Here’s yet another receipt for carrot pudding from a manuscript
cookbook, that of the Van Rensselaers of Albany, New York. It’s
attributed specifically to Maria Sanders Van Rensselaer, who lived
from 1749-1830. The exact date of this particular receipt is not
known, but judging by its contents, I have reason to believe it’s
most likely from the 18th century portion of her lifetime. You’ll
soon see why.
Take 1/2 lb Grated Carrot & 1 lb bread
8 Eggs leave out 1/2 the Wites & mix
the eggs with 1/2 pint of Milk then
Stirr the bread & Carrot 1/2 lb butter
1/2 pint Sack 3 Spoon of Orange water &
Nutmeg & Sweeten to your Likeing Mix
all well together & if not thin enough
stirr in a little Milk let it be a Moderate
thickness lay a puff Paste over the Dish
it well take 1 hour bakeing It also may
be boilt & Serv’d up with Puding Sauce
As to my reasons for thinking it’s highly likely that the above receipt is
from the 18th century, take a look at this one from Hannah Glasse’s
The Art of Cookery Made Plain & Easy:
A Carrot Pudding.
Take a raw Carrot, scrape it very clean,
then grate it, take half a Pound of the
grated Carrot, and a pound of grated
Bread, beat up eight Eggs, leave out
half the Whites, mix the Eggs with half
a Pint of Cream, then stir in the Bread
and Carrot, and half a Pound of fresh
Butter melted, half a Pint of Sack, and
three Spoonfuls of Orange-flower Water,
a Nutmeg grated, sweeten to your Palate.
Mix all well together; and if it is not thin
enough, stir in a little new Milk or Cream.
Let it be of a moderate Thickness, lay
a Puff-paste all over the Dish, and pour
in the Ingredients. Bake it, it will take
an Hour’s baking, or you may boil it;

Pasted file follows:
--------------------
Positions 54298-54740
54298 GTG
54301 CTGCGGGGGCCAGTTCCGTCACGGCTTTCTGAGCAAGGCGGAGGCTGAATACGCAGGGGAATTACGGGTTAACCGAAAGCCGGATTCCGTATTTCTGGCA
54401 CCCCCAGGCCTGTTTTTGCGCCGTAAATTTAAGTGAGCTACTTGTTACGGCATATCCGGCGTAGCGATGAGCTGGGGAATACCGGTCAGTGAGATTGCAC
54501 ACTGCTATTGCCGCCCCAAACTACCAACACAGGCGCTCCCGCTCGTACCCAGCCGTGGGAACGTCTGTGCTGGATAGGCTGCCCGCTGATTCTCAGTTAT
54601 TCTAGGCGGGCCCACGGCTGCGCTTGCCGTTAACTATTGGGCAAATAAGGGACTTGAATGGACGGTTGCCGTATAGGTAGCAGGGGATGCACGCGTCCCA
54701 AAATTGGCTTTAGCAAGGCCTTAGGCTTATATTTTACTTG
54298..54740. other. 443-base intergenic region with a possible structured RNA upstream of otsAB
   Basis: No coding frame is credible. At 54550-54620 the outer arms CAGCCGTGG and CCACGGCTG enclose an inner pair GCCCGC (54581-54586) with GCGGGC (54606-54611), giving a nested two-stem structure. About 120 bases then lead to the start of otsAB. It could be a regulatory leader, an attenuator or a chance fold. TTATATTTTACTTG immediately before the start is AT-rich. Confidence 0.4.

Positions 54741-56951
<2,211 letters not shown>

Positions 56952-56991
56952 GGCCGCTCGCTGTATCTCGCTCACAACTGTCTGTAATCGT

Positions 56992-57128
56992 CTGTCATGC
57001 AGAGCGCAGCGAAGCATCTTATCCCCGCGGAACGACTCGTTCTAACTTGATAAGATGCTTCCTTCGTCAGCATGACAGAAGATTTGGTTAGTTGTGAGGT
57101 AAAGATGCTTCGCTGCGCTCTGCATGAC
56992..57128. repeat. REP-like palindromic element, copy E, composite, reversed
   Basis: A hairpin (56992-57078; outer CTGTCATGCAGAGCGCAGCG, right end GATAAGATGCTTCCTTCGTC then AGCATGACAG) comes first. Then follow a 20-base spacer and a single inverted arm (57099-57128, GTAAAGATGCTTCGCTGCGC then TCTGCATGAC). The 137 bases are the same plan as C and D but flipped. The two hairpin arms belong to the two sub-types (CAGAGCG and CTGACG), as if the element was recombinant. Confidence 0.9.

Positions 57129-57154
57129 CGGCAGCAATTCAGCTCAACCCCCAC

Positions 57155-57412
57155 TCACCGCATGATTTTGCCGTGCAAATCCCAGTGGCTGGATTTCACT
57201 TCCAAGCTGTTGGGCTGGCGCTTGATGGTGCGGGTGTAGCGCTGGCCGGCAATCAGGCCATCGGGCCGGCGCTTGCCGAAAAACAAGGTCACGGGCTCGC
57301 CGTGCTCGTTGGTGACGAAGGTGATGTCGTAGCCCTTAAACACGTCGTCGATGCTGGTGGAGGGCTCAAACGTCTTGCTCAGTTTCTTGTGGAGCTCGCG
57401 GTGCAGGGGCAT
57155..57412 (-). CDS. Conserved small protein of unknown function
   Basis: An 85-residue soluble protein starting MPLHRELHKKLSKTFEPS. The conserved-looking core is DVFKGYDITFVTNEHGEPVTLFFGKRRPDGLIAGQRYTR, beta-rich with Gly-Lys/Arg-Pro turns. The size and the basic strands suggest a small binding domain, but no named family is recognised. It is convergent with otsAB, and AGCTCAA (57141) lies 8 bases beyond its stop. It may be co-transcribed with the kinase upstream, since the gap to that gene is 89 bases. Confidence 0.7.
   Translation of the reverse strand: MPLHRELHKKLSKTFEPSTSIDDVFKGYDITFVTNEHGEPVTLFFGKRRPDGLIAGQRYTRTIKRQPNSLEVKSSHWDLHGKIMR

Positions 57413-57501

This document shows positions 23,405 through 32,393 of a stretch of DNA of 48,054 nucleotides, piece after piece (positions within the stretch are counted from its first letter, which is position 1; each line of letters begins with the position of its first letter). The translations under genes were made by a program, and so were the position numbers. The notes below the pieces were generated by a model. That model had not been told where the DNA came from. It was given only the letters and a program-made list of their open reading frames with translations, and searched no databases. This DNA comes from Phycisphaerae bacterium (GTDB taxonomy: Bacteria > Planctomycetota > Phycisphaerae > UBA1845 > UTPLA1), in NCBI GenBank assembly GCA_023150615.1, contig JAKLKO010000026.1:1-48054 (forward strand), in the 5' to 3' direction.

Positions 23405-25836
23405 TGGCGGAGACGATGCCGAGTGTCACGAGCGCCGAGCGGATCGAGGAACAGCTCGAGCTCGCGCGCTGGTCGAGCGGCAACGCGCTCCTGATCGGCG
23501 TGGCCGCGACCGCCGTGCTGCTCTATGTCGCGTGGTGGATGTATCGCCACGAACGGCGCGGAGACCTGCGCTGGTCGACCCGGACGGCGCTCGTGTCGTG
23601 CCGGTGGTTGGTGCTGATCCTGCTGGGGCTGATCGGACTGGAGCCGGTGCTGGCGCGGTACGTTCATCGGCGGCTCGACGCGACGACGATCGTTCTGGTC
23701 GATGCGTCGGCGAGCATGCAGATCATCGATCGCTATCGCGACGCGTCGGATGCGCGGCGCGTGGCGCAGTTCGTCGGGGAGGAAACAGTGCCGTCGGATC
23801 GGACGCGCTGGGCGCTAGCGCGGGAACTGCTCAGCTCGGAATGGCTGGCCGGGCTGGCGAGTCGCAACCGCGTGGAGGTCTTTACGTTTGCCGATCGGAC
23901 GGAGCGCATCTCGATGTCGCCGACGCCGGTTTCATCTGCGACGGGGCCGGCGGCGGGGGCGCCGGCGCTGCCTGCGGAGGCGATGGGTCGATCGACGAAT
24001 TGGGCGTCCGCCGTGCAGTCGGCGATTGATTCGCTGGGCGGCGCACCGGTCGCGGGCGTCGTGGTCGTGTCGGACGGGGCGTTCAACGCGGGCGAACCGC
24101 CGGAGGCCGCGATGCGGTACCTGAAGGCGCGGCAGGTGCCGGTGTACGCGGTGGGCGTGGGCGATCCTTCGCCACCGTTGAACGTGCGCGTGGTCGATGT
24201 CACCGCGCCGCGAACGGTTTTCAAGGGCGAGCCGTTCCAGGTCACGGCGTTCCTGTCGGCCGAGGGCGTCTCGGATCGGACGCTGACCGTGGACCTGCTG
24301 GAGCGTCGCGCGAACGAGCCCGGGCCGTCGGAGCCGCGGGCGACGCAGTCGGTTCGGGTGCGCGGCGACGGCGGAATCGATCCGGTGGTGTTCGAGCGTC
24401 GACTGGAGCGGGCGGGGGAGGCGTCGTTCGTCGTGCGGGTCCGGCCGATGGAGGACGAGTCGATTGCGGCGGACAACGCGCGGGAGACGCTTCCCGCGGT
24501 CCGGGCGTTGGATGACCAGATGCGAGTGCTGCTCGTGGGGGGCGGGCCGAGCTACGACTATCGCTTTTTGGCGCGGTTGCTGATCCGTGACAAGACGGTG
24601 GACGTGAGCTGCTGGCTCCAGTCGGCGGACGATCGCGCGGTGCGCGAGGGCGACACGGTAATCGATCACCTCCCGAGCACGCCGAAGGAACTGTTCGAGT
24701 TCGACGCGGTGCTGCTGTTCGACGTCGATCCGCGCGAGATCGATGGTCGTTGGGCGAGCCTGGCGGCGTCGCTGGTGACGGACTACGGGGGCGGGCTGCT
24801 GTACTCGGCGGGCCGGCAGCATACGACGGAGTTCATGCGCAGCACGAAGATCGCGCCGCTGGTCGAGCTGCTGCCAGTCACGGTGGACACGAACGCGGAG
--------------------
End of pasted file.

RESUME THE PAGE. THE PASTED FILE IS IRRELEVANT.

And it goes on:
but then you must melt Butter, and
put in White Wine and Sugar.
Look familiar? Why, yes! The above two receipts are alike. Some
words and phrases are paraphrased, while others are exactly the
same. Even the amounts of several ingredients are perfect matches.
It would seem, therefore, that Maria, living at her home Cherry Hill,
near Albany, copied her carrot pudding receipt directly from Hannah
Glasse’s published work. Or, perhaps, someone else did so, and then
passed it on to her.
Interesting, too, is the fact that, here’s a woman from a prominent
Dutch family in upstate New York, and she has a copy of a receipt
in her personal records that’s most likely from a cookbook published
in Britain. In fact, the introduction to the modern re-print of the Van
Rensselaer manuscript mentions this. It states that such receipts prove
the “anglisizing” of the Dutch. This same phenomenon is mentioned
in Jean Zimmerman’s book, Women of the House, as well. According
to her, early Dutch colonists brought their traditional ways with them,
but members of the third, if not the second, generation of any one
native-born Dutch family were definitely English through and through.
Not to mention, if Maria started her manuscript cookbook when she
was first married (as many women did), seeing as she was about 20
years old at that time, then she was compiling items 100 years after
Britain had taken control of New York and the entire Eastern seaboard.
In short, English ways were the norm.
The manuscript cookbook mentioned above was published in 1976
as Selected Receipts of a Van Rensselaer Family, 1785 – 1835,
compiled and edited by Jane Carpenter Kellar, Ellen Miller, and
Paul Stambach, Historic Cherry Hill, Albany, NY.
NEXT: yep, MORE carrot pudding receipts, maybe even some
from the 19th century!